it should be nC0 + nC3 + ... n C n divisible by 3
or something like n C k where k mod 3 is not equal to zero
not necessarily (due to the additional 2^n factor)
sum nC k , where nC k = 0 when k mod 3 ! = 0, and otherwise it is normal
i mean for the right hand side
yeah on the r.h.s.
great, i feel like i solved it. but you take credit for starting it
but we didnt simplify it all the way
LHS we have 2^n / 3 + `
oh right, youre real part should be negative
2pi/3 angle is in quadrant 2
also x^n = 1 gives you the pentagonal shapes
or z^n = 1 , i should say
northeast quadrant
northwest quadrant
starting from (1,0) angle 0 , going counterclockwise
ahhh.. memory so fickle art thou
quandrant 1 is 0 < theta < 90 q2 90 < theta < 180 , etc
q3 180 < theta < 270 , et
oh every nice, the 1-1 cancels the inside of the binomial
2^n / 3 + ( i * sqrt 3 / 2 )^n + (-i sqrt 3 / 2 ) ^n = n C0 + n C 3 + ..
notice that when you have n mod 3 = 0, then i^n + (-i)^n both go to zero
no i take that back
i^n + (-i)^n is interesting
it has the sequence for n = 1,2,3, 0 , -2, 0 , 2, 0, -2 , ...
oh thats because i^n +(- i) ^n = i^n ( 1 + (-1)^n)
i mesed up , i didnt see the 1 + (-1/2 + i sqrt 3 / 2 ) . so its
we have 2^n/3 + 1/3* ( 1- i sqrt 3 / 2 ) ^n + ( 1 + i sqrt 3 / 2 ) ^n
2^n*1/3 + 1/3* ( 1- i sqrt 3 / 2 ) ^n + ( 1 + i sqrt 3 / 2 ) ^n
and we can use an identity ( a + bi ) ^n + ( a - bi)^n
or z^n + z*^n = ...
where z* is the conjugate of z
i hope im not boring you
no definately not
i might need some help here
i did the case for i^n + (-i)^n
sure...and what came up
i^n ( 1 - (-1)^n ) , well a sequence
for n = 1 ,2,3 we have 0,-2,0,2,0,-2 ...
lets try the case a + bi ^n + ( a -bi)^n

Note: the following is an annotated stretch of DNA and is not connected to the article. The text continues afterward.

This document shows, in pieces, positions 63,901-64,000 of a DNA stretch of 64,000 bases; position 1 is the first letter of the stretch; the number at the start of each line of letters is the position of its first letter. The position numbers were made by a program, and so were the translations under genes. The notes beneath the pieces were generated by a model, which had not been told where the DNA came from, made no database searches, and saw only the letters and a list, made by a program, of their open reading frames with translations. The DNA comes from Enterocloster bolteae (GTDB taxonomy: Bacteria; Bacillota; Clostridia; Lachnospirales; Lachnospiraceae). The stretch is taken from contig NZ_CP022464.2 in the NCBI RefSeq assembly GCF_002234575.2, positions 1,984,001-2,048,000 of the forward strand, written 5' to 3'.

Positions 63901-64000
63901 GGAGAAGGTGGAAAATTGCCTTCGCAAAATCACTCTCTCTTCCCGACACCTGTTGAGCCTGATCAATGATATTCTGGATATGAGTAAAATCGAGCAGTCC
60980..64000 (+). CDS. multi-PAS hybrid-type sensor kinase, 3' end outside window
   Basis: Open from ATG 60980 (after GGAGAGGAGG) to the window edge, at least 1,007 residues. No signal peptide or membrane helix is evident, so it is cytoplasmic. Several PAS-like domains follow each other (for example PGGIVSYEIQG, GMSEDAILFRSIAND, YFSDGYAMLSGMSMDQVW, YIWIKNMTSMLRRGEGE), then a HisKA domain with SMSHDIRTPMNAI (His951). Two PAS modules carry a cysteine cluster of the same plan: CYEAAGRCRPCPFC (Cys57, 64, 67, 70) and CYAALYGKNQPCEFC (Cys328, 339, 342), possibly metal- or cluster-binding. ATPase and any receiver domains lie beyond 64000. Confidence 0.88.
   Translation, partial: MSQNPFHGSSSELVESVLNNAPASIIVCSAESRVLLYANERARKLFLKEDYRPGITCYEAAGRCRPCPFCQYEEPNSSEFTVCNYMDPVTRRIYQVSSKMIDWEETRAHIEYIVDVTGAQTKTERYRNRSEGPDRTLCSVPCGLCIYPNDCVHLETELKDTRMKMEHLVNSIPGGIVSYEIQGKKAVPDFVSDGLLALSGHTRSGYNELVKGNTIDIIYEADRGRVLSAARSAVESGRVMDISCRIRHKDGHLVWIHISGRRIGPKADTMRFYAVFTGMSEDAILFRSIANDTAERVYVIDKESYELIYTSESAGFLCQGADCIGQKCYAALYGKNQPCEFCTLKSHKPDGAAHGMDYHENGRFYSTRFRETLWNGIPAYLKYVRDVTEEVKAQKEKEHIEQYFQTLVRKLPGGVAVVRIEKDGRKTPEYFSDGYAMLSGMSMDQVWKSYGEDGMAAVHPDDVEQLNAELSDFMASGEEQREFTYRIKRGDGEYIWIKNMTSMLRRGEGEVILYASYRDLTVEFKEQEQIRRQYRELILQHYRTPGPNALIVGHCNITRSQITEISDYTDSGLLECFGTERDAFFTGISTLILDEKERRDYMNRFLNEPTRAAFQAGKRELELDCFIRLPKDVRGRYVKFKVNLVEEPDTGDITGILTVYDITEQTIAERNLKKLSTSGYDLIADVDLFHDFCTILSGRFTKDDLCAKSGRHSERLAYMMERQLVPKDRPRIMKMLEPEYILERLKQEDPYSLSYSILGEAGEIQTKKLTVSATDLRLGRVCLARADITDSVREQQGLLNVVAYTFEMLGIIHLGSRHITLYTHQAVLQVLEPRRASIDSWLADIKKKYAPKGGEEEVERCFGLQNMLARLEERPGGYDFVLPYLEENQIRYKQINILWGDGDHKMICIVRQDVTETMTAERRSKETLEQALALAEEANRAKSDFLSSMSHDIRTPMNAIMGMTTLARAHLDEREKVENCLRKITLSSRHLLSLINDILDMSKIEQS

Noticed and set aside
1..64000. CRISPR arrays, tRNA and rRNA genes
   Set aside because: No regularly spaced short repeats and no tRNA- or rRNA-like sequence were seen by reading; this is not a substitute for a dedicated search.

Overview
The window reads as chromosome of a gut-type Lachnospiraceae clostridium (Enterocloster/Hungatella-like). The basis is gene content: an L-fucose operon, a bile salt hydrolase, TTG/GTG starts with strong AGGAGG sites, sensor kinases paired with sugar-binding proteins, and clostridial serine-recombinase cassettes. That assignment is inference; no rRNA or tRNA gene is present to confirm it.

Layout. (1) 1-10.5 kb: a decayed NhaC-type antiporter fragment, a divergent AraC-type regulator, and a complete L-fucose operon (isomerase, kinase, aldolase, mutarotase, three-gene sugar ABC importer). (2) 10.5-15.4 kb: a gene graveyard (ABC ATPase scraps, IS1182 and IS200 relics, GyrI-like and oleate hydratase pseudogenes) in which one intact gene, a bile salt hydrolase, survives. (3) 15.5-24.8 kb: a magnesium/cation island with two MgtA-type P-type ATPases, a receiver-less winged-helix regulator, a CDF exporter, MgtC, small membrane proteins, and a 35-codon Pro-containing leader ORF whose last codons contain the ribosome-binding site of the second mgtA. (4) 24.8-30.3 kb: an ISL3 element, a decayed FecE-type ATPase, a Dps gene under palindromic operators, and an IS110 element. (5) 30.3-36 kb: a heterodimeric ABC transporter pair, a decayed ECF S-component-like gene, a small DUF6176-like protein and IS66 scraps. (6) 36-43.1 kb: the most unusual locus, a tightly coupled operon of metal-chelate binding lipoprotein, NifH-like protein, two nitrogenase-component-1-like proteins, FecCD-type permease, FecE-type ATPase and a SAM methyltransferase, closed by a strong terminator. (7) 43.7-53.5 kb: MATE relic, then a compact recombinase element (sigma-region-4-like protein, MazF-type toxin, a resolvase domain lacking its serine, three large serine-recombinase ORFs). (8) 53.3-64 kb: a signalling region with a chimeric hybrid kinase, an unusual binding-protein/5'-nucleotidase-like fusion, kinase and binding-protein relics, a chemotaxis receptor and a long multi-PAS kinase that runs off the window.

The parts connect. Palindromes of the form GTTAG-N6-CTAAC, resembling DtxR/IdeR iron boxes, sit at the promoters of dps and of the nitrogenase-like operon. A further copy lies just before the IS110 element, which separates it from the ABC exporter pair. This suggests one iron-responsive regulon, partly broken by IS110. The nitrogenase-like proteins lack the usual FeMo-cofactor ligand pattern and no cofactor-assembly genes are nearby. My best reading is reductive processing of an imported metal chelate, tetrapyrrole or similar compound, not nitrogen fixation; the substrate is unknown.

yes that's what we're supposed to get remember with i the gap between terms is 2
oh the (a + bi)^n + ( a - bi)^n seems to diverge
i bet you by looking at the binomial form, we can simplify , by looking at the series
so its easier if we divide out the a ,
so ( 1 + ki ) ^n + ( 1 - ki)^n ,
oh very nice we get
1 + ki + (ki)^2 + k^3 *i^3 + ... 1 -ki + (ki^2) - k^3i^3 + ...
= 1 + (ki)^2 + (ki)^4 + ...
and we know 1 + x^2 + x^4 + ... = sum x^(2n)
so we get sum (ki)^(2n) for n=0...
that is equal to 1 / ( 1- (ki)^2 )
( 1 + ki ) ^n + ( 1 - ki)^n , = 1 / ( 1 - (ki)^2 ) ?
only if |ki|< 1
nevermind, this wont help us , lol
also i messed up, it should be ( 1 + ki ) ^n + ( 1 - ki)^n = 2 + 2(ki)^2 + 2 (ki)^4 + ...
oh crap, i left out the binomial coefficients
1 + nC1*ki + nC2(ki)^2 +nC3 k^3 *i^3 + ... 1 - nC0* ki + nC2* (ki^2) -nC3 k^3i^3 + ...
actually the power series of complex variables shows some diverging oscillation type things
oh its an alternating series
(( 1 + ki ) ^n + ( 1 - ki)^n) /2 = 1 - nC2 k^2 + nC4 k^4 - nC6 k^6 + ...
yay it works
i test it on k = 3, n = 4
i dont know if this is .... useful formula. can we simplify the right side?
might be a well known series
so what were you saying earlier, how can we simplify this result, the conjugates w, and w^2 appear
the final answer is then [ 2^n + ( 1/2 - i sqrt (3 )/ 2 ) ^n + ( 1/2+ i sqrt (3) / 2 ) ^n ] / 3
yes
but if we can find a nice simplification of ( a + bi)^n + ( a - bi)^n, that would be nice
and this argument works for any prime p , because ( 1 + w + w^2 + ... w^p-1) = 0
sorry but i dont see where the application is for this type of problem,
but its very pretty nonetheless